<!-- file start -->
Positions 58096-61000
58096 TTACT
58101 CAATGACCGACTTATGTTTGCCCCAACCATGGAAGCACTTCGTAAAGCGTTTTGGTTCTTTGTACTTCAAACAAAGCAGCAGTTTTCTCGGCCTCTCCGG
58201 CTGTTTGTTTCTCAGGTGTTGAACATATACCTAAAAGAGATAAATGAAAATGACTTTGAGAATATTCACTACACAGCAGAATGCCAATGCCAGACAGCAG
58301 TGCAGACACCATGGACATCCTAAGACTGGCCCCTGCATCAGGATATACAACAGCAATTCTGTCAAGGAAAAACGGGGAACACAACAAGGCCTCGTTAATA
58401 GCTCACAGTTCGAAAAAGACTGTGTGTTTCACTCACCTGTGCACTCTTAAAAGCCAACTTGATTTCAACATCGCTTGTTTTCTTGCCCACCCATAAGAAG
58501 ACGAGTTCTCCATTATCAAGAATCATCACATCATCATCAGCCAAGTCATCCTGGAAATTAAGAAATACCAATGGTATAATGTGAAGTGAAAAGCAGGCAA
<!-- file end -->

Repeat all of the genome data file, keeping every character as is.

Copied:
Positions 58096-61000
58096 TTACT
58101 CAATGACCGACTTATGTTTGCCCCAACCATGGAAGCACTTCGTAAAGCGTTTTGGTTCTTTGTACTTCAAACAAAGCAGCAGTTTTCTCGGCCTCTCCGG
58201 CTGTTTGTTTCTCAGGTGTTGAACATATACCTAAAAGAGATAAATGAAAATGACTTTGAGAATATTCACTACACAGCAGAATGCCAATGCCAGACAGCAG
58301 TGCAGACACCATGGACATCCTAAGACTGGCCCCTGCATCAGGATATACAACAGCAATTCTGTCAAGGAAAAACGGGGAACACAACAAGGCCTCGTTAATA
58401 GCTCACAGTTCGAAAAAGACTGTGTGTTTCACTCACCTGTGCACTCTTAAAAGCCAACTTGATTTCAACATCGCTTGTTTTCTTGCCCACCCATAAGAAG
58501 ACGAGTTCTCCATTATCAAGAATCATCACATCATCATCAGCCAAGTCATCCTGGAAATTAAGAAATACCAATGGTATAATGTGAAGTGAAAAGCAGGCAA